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Costumes, props, sets in the Elizabethan theatre

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akethzalli mercado

on 27 March 2013

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Transcript of Costumes, props, sets in the Elizabethan theatre

COSTUMES SETS There was a cannon above the stage that was fired to signal that the play was about to begin. The cannon was only one of the special effects that were used in the Elizabethan theater. Props By; Akethzalli, Raul, Ivan and Madalyn Costumes, Props and Sets in the Elizabethan theater Decorated with braids, embroidery, pinking, slashing, puffing or enclosed with pearls, jewels, lush, lace and artificial flowers Hats were decorated with feathers and jewels They were beautifully designed and carefully maintained Costumes were important so that the audience could immediately identify an actors role Elizabethan actors used lavish costumes to help make portrayals more convincing Black would be seen as a dark, evil or mourning character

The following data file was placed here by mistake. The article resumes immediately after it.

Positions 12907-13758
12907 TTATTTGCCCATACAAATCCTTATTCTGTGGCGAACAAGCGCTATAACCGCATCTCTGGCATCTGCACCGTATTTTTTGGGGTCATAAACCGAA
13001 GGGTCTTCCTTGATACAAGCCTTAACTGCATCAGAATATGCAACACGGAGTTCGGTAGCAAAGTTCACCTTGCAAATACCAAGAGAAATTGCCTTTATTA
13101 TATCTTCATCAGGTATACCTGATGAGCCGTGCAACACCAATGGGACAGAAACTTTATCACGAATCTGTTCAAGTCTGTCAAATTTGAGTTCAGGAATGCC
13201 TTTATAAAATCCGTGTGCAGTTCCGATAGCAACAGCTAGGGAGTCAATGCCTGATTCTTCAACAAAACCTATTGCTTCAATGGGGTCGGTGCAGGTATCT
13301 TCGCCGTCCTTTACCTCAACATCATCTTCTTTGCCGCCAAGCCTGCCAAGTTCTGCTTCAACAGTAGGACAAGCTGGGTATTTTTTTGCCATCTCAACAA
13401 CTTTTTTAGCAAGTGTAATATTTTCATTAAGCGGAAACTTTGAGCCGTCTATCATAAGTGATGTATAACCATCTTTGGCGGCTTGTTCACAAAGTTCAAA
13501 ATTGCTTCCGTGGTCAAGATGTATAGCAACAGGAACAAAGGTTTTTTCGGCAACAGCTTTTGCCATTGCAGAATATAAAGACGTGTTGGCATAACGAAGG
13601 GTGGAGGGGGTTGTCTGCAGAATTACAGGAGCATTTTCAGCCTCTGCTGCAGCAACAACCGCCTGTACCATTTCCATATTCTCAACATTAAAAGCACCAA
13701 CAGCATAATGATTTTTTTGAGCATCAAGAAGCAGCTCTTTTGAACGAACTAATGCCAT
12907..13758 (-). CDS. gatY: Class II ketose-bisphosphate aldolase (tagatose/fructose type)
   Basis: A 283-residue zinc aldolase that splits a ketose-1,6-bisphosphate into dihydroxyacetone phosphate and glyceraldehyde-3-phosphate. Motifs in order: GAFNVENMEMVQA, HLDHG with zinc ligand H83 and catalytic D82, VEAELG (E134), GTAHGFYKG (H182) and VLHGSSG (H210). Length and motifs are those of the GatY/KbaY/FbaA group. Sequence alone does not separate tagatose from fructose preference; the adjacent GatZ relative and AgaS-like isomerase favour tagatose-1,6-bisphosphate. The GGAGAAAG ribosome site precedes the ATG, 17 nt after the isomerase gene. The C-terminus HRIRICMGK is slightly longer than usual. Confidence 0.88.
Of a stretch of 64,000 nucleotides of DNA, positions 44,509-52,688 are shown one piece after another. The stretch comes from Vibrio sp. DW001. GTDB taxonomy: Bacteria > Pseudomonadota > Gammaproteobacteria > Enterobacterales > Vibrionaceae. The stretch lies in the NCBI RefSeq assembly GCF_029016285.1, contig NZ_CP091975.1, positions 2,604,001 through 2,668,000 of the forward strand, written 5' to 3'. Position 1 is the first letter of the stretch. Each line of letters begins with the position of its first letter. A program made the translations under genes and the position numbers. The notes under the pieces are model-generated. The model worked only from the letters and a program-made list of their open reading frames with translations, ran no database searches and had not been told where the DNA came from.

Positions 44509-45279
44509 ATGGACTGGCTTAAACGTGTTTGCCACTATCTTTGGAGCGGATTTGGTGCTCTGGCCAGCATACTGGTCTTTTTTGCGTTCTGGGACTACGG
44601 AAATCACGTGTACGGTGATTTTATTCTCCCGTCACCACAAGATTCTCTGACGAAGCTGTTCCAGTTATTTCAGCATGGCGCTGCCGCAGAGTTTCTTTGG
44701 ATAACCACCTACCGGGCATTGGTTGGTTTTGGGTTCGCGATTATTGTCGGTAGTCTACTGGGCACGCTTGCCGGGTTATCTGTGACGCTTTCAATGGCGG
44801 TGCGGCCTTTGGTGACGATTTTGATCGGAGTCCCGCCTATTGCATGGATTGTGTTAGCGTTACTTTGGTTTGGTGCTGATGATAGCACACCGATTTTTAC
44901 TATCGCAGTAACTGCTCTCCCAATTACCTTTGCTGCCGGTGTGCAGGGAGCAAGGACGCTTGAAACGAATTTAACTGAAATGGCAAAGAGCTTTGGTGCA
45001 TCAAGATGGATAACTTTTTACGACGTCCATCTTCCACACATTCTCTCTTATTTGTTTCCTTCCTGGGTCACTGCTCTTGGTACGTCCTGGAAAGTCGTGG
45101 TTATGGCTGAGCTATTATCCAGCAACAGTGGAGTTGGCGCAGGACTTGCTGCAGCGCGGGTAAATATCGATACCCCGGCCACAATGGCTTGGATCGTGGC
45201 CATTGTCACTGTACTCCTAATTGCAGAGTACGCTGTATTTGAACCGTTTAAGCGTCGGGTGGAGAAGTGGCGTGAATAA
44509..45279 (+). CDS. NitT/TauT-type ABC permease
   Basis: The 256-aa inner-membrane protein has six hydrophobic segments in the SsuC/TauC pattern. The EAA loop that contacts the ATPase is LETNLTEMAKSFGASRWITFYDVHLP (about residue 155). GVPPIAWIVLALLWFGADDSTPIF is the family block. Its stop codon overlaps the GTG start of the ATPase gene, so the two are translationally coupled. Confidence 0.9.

White was associated with purity
Yellow was associated with lovers Men Since woman weren't allowed to be in plays, boys would play the character of a woman The make-up they wore was lead based and highly poisonous! The young boy actors were therefore very unhealthy, had unpleasant facial skin diseases and a high proportion actually died of poisoning. Stage was known as a 3 quarter round and was a platform surrounded on sides by audience. More than 3000 people would go to see a play, and if the audience did not like it then they would throw apples at them sold by the "Apple wives" Like costumes, props were important assets for the theater companies, most of the props that the companies possessed were small, portable items.
Pigs or sheep's blood was sometimes used to add glory realism to scenes of violent deaths.
It was also bad luck to use props from the play Mecbeth in other plays. Works Cited L.K., Alchin. William Shakespeare. 26 Mar. 2013 http://www.williamshakespeare.info/william-shakespeare-globe-theater-htm Brain, Starla and Nelson, Cheavita. Costumes and Sets in Shakespeare's Theater. 19 Mar. 2013 http://ww2.springfield.k12.1.us/schools/springfield/Eliz/costumes.html Chrisp, Peter. Shakespeare. New York, NY, 2004
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